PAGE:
Wisconsin DNR's new legal counsel backed looser environmental rules

Lee Bergquist
Wisconsin State Farmer
The Sauk Prairie State Recreation is a sprawling manufacturing complex that produced ammunition for the U.S. Army until 1975 has been demolished and is overseen by the Wisconsin Department of Natural Resources.

In a break from past practice, the Department of Natural Resources has gone outside of the agency to hire a new chief legal counsel by tapping a lawyer from a conservative public interest litigation group. 

Gov. Scott Walker has appointed Jake Curtis to manage legal affairs for an agency that oversees fish and game laws, regulates air and water regulations and deals with other legal issues ranging from management of public lands to the cleanup of polluted industrial sites.

The appointment marks the first time the DNR has hired someone from outside the department to manage legal matters and is the latest sign of the growing politicization of the agency.

Related:Wisconsin, under Scott Walker, no longer leads in conservation

Curtis, of Grafton, previously worked for the Milwaukee-based Wisconsin Institute for Law & Liberty and its Center for Competitive Federalism and has an extensive background in politics, including serving as a Wisconsin adviser to Texas Sen. Ted Cruz’s presidential campaign.  

At its launch in the summer of 2016, representatives indicated that the Center for Competitive Federalism planned to use the courts and write reports on what the organization sees as overreaching powers by the federal government on states.

As associate counsel at the center, Curtis in recent months has authored reports that:

• Supported recent action by the Legislature to end the moratorium on metallic mining, and disagreed with environmentalists’ claims that a now-closed copper, gold and silver mine near Ladysmith is a source of significant water pollution. Walker said he intends to sign the bill ending the moratorium, which could open the door to copper and other minerals for the first time since 1998.

• Argued that an air pollution monitor in Sheboygan County, which has historically reported ozone levels that exceed federal limits, was poorly located near Lake Michigan and capturing air pollutants drifting up the coastline, including Illinois and Indiana. The air violations have mandated stricter pollution limits that Curtis said will unfairly penalize the county’s manufacturing base and could lead to controls “where economic growth is essentially neutralized.”

Environmental groups have said such claims ignore the fact that the residents near the monitor are breathing unhealthy air.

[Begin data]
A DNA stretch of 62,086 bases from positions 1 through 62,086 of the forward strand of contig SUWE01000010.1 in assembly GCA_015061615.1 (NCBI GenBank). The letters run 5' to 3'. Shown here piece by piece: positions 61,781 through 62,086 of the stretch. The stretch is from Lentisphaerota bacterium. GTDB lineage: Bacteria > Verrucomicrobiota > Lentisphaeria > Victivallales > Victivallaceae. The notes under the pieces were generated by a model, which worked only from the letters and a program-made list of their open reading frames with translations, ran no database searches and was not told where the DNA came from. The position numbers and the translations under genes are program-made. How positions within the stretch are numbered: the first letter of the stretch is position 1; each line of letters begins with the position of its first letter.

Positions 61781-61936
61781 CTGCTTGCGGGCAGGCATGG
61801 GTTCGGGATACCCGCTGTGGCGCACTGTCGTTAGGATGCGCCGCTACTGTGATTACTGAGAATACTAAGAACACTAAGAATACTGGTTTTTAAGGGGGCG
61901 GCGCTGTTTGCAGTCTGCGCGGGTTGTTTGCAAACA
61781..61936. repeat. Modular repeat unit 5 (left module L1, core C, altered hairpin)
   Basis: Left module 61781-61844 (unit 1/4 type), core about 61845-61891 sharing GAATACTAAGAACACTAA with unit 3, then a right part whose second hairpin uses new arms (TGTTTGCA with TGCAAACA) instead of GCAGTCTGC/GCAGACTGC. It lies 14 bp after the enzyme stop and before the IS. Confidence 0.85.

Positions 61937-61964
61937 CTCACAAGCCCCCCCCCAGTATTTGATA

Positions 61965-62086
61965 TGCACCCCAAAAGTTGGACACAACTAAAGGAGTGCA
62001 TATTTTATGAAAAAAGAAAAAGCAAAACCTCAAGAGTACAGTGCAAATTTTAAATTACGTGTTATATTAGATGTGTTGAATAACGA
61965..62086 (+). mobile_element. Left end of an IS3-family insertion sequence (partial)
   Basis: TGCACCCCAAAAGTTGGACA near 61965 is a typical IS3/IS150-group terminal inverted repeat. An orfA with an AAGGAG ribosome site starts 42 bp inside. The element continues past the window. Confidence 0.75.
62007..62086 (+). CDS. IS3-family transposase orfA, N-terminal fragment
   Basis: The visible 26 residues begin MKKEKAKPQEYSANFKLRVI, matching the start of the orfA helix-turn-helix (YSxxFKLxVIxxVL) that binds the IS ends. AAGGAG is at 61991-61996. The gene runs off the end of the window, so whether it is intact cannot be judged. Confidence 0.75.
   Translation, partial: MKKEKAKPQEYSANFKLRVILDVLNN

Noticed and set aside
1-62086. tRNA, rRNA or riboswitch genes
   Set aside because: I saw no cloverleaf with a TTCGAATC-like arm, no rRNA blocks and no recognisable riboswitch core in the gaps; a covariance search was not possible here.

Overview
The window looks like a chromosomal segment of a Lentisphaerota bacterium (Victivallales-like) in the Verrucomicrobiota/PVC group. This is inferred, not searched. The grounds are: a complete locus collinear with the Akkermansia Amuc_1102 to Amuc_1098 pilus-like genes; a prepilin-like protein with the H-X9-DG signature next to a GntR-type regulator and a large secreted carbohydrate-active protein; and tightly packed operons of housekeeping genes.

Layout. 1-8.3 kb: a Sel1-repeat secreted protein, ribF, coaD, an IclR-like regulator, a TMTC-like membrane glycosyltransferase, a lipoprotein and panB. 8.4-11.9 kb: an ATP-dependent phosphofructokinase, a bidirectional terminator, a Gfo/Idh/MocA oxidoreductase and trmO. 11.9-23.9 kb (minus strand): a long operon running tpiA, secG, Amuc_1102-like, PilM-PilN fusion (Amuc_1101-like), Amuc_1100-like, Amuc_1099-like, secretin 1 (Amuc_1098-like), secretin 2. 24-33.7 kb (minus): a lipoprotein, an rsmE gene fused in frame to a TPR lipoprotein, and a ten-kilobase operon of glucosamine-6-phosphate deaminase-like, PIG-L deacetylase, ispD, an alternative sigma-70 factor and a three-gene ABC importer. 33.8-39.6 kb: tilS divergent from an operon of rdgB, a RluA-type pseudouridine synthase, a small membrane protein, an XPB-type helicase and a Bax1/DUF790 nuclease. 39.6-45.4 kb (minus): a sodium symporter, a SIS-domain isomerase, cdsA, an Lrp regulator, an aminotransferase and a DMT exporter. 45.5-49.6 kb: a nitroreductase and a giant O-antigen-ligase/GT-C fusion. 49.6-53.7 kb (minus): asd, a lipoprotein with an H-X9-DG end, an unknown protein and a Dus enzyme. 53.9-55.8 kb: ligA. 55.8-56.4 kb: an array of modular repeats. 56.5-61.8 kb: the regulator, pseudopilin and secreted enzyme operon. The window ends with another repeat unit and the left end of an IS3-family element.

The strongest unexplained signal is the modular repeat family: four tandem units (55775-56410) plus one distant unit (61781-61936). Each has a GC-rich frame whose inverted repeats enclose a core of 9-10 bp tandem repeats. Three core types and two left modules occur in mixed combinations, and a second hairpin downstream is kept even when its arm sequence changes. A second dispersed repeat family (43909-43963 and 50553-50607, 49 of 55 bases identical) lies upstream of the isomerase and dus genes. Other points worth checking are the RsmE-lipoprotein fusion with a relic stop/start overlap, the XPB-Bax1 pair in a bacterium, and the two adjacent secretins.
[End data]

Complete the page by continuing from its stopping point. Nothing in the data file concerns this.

Curtis joined the DNR on Monday. He has been an attorney for nearly 10 years, according to the DNR. He replaced Quinn Williams, a longtime attorney at the agency. Williams has moved to the Department of Administration.  

Wisconsin governors have exercised increased authority over the DNR since 1995 when Republican Gov. Tommy Thompson signed legislation giving governors the power to appoint the DNR secretary.

Gubernatorial control of the agency grew under Thompson and later under Jim Doyle, a Democrat, and has since increased under Walker. 

In 2011, legislation approved by the Republican-controlled Legislature changed the posts of legal counsel, legislative director and head of media affairs from civil service positions to appointments of the governor.

The appointment of Curtis is being questioned by a former secretary of the DNR as well as a liberal group often critical of Walker policies.

Former DNR Secretary George Meyer, who is currently executive director of the Wisconsin Wildlife Federation, called Curtis’ appointment “very troubling.”

Meyer, an attorney, said that the department's chief legal counsel requires a lawyer to be well grounded in fish and game laws, tribal relations and intricacies of state and federal pollution laws.

A key facet of the job is to “provide objective, unbiased legal opinions to the decision-makers,” Meyer said. “This person seems to have far more of a political background than in conservation law.”

Meyer was secretary from 1993 to 2001 under Republican administrations and oversaw the DNR’s enforcement unit for 10 years.

Scot Ross, executive director of the liberal group, One Wisconsin Now, was also critical.

"Governor Walker's administration has now put an anti-environmental zealot and a hired gun as the chief legal counsel tasked with protecting our clean air, drinking water and open spaces,” Ross said in an email.

Wisconsin Law & Liberty has been a recipient of funding from the Lynde and Harry Bradley Foundation of Milwaukee.

The Milwaukee Journal Sentinel reported in May that hacked internal documents of the foundation obtained by the newspaper showed that the foundation was using its largess in states, including Wisconsin, to build networks to advance a conservative agenda.

Neither Curtis nor Williams responded to requests for interviews.

In an email, DNR spokesman Jim Dick said that Curtis’ professional background was “impressive,” noting his tenure with the Wisconsin Institute for Law & Liberty

Lucas Vebber of Wisconsin Manufacturers & Commerce also lauded the appointment.

“Jake Curtis is a skilled attorney who is more than capable of applying the law and enforcing Wisconsin’s rigorous environmental regulations, and we know he will do a great job serving the people of Wisconsin in this new role," Vebber said in an email.

Vebber is general counsel and director of environmental and energy policy for WMC, which is the largest business advocacy group in Wisconsin.

“We look forward to continuing to work with the professionals at DNR to ensure compliance with all regulations while growing our state’s economy,” Vebber said.

Curtis is also a former Ozaukee County supervisor and previously worked as policy director and legal counsel to Sen. Duey Stroebel (R-Saukville.)